Could a high number be a mistake, miscounted or misinterpreted by an inexperienced lab technician? No.
So that’s what the blood test will show – your number of CAG repeats. Significantly higher than 35 and the HD gene is stamped through your DNA like writing in a stick of seaside rock.
If so, however young and healthy you are now, there is no escaping the disease. As typically it doesn’t begin to manifest until mid-life, it can be hard to believe that you are carrying this invisible time bomb. You can disown your family, emigrate to Australia, call yourself a different name or have a sex change. But if it has marked your card, it will come for you. No escape.
The testing process is lengthy because this is clearly not a decision to be taken lightly and there are staging posts along the way where you can discuss your fears and back out at any point before actually taking the blood test. But do you really want to know? It’s such a gigantic decision that many people don’t.
As a counsellor had said to Nick and me after Mum died, ‘You are young – get on with your lives. Don’t let this dominate you, who knows what could happen, you could live in fear of Huntington’s and then get run over by a bus!’
Not the most cheering way of putting it, perhaps, but it did the trick for us. For a while, anyway.
Because it is hard not to live with some level of fear. You do get on with life, other things take centre stage and Huntington’s gets gradually shunted to the dark corners that you don’t investigate too often.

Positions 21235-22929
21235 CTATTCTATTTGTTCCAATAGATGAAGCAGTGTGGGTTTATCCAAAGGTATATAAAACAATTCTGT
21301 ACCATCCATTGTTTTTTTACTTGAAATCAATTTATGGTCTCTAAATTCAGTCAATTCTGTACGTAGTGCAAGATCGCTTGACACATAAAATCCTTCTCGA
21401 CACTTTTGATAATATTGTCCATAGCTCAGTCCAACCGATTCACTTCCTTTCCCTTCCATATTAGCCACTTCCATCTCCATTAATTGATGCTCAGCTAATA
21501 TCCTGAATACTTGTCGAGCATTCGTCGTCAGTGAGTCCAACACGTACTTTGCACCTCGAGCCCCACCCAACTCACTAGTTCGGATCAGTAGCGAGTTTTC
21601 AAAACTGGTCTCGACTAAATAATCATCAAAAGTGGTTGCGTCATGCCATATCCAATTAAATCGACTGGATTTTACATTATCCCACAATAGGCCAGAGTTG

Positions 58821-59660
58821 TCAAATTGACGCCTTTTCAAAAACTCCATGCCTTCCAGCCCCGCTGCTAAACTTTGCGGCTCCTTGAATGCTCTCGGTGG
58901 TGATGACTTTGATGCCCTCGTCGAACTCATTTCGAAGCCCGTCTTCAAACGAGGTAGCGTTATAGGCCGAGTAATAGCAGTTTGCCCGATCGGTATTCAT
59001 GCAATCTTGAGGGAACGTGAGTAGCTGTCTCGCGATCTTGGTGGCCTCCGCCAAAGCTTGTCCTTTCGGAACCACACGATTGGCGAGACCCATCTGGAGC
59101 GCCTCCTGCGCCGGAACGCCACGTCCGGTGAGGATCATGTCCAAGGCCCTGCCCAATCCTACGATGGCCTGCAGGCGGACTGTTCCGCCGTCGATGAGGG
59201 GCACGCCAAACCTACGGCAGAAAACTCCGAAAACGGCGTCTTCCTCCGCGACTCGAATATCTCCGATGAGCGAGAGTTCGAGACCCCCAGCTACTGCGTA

Living with that knowledge in the back of your mind is like living under a shadow; it soon becomes normal, disregardable, your eyes adjust so you forget it is there. But nevertheless….
And as you get older and approach the age when it might begin, an undercurrent of superstition starts to envelop everything you do. When you know it might be you next, your whole being conspires to avoid properly thinking about it, even though it’s all you do think about.
Generations of families can be affected in this way, knowing exactly what’s going on but not talking about it. Watching. Dealing with the fall-out of early symptoms, which can range from a slight tic to hyper-mania, car accidents, obsession, crazy spending and sudden violent rages – but somehow not acknowledging it as the onset of HD.
Even when you are actively looking out for the symptoms. You know they’re there and in hindsight it’s so obvious, but it’s as if your brain simply cannot acknowledge the significance. It’s a weird paradox.
Whole families become experts in denial because the reality is just too overwhelming to face.
So you can read up about the illness and genetic science. You can campaign, you can talk about HD and do fundraising ‘til the cows come home but when you or a loved one are at risk yourselves, there’s always a tender nerve inside that you avoid going too near.
Is this it? This twitchy eye, that dropped plate – is this the onset of Huntington’s? You worry about that all the time and yet when the evidence is actually there you can’t seem to see it. It’s the permanent elephant in your living room that you just can’t look at directly, however many times you have to walk around it.
I was like that for years, and then one day I just got tired and booked myself in for the test."